Climate Change Is About to Make Allergy Season a Whole Lot Longer

You've been warned. 

by Cecilia Sierra Heredia, Jordan Brubacher and Tim Takaro
Unsplash / Coley Christine

Every year, without fail, summer brings changes to our surroundings: more sunlight, heat, greenness, and flowers, among many others. For some people, these changes also mean increasing physical discomfort because along with the flowers, trees, and grass comes pollen.

The discomfort caused by pollen can be felt by many people, like watery eyes or a stuffy nose. More often than not, people first turn to the internet to find out what their symptoms mean and to identify some possible options for relief.

At its core, an allergic reaction means that our immune system is overreacting to a foreign particle that may be harmless otherwise. In some cases, the immune system deploys a defense, producing symptoms of airway irritation that resemble a cold, including a runny nose, watering eyes, fatigue, and trouble breathing.

See also: Swollen, Red Eyes Are Crucial to Your Body’s Battle With Pollen Allergies

Even though the symptoms of an allergic reaction or an asthma attack are mostly felt in the respiratory system, they have been linked to other health conditions like myocardial infarctions and earlier deliveries in pregnant women.

As shown in this Google Trends result, searches for the term “seasonal allergies” in Canada tend to spike around the same dates as the pollen concentrations in the air do: around the third week of April.

Multiple Pollen Seasons

In our 2018 review of aeroallergens in Canada, we described how pollen seasons for weeds, trees, and grasses have different start and end dates. Roughly, the seasons for most of the pollen that cause aches and irritation start around spring, with the exception of weeds — like ragweed — that tend to blossom in late summer.

Plant flowering depends on many environmental factors, such as humidity or minimum temperature, so it’s hard to pinpoint a national start date for the pollen seasons. It’s more likely that different places will experience pollen seasons that match their particular range of temperatures, flora, and other aspects of their geography.

Because pollen concentrations depend so much on the environmental conditions that surround the plant that produces it, many changes in the environment can affect pollen concentrations and pollen seasons.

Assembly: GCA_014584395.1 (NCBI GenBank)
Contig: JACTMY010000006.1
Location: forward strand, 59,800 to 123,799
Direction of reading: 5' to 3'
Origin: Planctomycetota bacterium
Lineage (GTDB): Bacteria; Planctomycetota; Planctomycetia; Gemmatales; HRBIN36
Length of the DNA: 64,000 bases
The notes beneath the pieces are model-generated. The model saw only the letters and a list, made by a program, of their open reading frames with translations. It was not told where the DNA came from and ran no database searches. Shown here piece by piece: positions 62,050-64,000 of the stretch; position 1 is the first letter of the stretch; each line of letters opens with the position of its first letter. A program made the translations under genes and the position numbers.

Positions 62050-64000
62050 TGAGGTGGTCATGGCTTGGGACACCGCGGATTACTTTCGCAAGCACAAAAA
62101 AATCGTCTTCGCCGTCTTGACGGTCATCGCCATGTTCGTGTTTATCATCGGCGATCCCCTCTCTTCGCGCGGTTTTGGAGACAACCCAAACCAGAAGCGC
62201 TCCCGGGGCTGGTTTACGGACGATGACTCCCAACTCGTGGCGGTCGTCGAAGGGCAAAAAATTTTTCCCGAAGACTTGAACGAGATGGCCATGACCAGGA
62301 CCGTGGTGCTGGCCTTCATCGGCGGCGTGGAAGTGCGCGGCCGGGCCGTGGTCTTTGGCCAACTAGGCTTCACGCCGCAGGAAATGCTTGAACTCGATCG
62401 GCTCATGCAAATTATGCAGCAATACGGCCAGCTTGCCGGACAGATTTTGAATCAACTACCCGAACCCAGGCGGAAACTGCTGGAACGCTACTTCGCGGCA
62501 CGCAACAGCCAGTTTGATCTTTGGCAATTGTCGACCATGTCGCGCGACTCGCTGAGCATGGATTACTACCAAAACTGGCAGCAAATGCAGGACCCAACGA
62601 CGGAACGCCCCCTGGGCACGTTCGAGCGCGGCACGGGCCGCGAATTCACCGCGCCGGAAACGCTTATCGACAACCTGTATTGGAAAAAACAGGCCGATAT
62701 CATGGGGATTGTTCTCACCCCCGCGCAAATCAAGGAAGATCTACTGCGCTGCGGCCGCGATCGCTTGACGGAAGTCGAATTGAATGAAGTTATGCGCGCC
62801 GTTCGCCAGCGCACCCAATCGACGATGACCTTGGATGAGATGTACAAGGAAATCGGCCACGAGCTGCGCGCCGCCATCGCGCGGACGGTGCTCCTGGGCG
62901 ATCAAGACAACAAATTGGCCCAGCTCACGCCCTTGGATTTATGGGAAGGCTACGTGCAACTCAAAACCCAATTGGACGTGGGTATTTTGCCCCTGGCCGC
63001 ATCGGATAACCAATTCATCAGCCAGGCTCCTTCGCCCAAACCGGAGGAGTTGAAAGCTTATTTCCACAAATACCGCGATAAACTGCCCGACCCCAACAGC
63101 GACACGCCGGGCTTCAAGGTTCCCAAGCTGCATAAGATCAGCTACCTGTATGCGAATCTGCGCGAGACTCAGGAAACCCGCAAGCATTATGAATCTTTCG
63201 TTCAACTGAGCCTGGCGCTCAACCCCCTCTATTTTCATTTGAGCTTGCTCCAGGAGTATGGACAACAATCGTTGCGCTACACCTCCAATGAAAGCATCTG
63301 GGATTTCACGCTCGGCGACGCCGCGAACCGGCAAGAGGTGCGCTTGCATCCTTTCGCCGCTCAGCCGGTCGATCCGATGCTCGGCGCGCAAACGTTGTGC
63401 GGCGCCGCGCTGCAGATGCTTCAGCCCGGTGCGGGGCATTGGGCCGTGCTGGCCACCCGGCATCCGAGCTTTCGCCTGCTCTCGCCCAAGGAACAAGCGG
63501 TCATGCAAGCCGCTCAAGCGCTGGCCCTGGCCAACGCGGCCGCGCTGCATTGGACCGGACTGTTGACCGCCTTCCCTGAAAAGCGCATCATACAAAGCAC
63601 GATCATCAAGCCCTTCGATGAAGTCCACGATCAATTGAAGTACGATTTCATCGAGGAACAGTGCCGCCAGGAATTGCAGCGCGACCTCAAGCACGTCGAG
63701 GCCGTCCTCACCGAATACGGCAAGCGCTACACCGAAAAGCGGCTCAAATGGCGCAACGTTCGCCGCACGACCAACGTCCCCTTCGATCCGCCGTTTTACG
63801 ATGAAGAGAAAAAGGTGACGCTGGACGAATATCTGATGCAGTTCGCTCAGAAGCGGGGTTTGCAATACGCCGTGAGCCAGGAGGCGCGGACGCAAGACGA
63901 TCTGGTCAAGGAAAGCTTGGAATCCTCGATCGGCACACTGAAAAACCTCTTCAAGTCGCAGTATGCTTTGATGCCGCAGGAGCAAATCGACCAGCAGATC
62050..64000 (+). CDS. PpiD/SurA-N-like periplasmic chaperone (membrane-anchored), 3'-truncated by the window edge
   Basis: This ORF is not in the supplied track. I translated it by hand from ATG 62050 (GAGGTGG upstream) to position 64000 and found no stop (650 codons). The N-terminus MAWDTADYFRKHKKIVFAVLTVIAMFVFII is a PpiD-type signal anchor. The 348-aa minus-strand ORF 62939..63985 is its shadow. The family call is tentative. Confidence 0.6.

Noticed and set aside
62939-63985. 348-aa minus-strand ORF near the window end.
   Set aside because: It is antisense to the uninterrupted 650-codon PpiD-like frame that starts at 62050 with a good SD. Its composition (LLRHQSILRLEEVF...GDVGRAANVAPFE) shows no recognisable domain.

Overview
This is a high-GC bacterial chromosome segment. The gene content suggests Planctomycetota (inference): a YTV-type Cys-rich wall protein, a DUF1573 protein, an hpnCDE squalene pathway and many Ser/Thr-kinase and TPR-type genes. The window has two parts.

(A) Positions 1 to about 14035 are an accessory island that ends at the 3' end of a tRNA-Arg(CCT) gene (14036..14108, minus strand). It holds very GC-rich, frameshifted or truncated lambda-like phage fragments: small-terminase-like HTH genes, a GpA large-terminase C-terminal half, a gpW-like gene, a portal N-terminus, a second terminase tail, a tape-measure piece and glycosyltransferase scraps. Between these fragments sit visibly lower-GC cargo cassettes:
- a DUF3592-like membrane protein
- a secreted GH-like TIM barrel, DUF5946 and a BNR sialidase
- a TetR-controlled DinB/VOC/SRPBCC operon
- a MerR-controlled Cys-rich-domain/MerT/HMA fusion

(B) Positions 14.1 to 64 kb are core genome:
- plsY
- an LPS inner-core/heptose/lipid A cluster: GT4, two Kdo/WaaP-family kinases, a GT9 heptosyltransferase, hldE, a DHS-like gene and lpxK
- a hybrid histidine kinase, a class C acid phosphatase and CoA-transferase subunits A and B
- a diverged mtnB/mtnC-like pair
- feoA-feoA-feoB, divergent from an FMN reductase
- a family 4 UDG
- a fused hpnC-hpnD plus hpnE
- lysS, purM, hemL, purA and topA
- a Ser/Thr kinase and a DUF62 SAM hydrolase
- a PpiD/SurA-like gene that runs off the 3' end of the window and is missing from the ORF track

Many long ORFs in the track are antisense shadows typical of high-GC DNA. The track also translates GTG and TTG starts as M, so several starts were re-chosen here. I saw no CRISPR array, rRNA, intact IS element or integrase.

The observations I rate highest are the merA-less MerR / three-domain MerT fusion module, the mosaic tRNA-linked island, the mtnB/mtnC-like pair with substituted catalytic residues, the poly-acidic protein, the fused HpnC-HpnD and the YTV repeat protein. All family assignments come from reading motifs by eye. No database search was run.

Climate change is already altering flowering seasons worldwide and, in turn, creating longer pollen seasons. The dates that were traditionally considered the start and end of pollen seasons have become obsolete because the seasons are generally starting earlier and ending later.

Currently, in Canada, we breathe pollen for more days than before and, for those of us whose immune systems tend to overreact, we suffer from physical symptoms for longer stretches of time.

Ragweed is highly allergenic, and produces pollen beginning in August and into the autumn.


Individual Differences

In addition to the environmental differences, we must consider individual differences, too. Not everyone is affected by pollen in the same degree; for some people, the pollen season might go unnoticed if not for the change in scenery. However, for people whose immune systems have been sensitized to the allergenic proteins in pollen, the increased amounts of pollen in the air triggers very specific symptoms.

The immune system is responsible for our bodies’ response to pollen and reacts to perceived threats in a continuum that goes from diminished responses, like in immunocompromised individuals, to no physical reaction and then to heightened responses (allergies).

Because there is no known single cause for the development of allergies, it’s impossible to suggest a solution to protect oneself. However, for people who already suffer from allergies, some actions are known to be effective in decreasing the discomfort caused by their symptoms:

1. Be aware of the pollen concentrations in your area and stay indoors when they are high.

2. Take a shower or a bath before bedtime in order to avoid inhaling the pollen that might remain in your hair and body after going outdoors.

3. If you have been diagnosed with allergies (or asthma), or even if you have not been diagnosed but have felt symptoms in the past, schedule a consultation with your primary care provider before pollen season starts. In this appointment, you can discuss potential actions to prevent your symptoms and maybe even plan to use over-the-counter or prescription medications.

4. Consider allergy testing. This can pinpoint the allergen causing your symptoms and help in the treatment plan your physician will design with you.

5. Use air conditioners or a high-efficiency particulate air (HEPA) filter in your house, or in the rooms where you spend most of your off-time. These filters have proven to be useful for pollen as well as for the smoke caused during the wildfire season, which in some Canadian cities runs parallel to the last leg of the pollen season.

Even with the changes that climate change is already causing — and will continue to cause in the near future — pollen season still happens every year.

Taking a proactive stance and learning about your allergies and how pollen might affect you is a first step in controlling your symptoms, allowing you a more enjoyable spring, summer, and fall outdoors.

This article was originally published on The Conversation by Cecilia Sierra Heredia, Jordan Brubacher, and Tim Takaro. Read the original article here.

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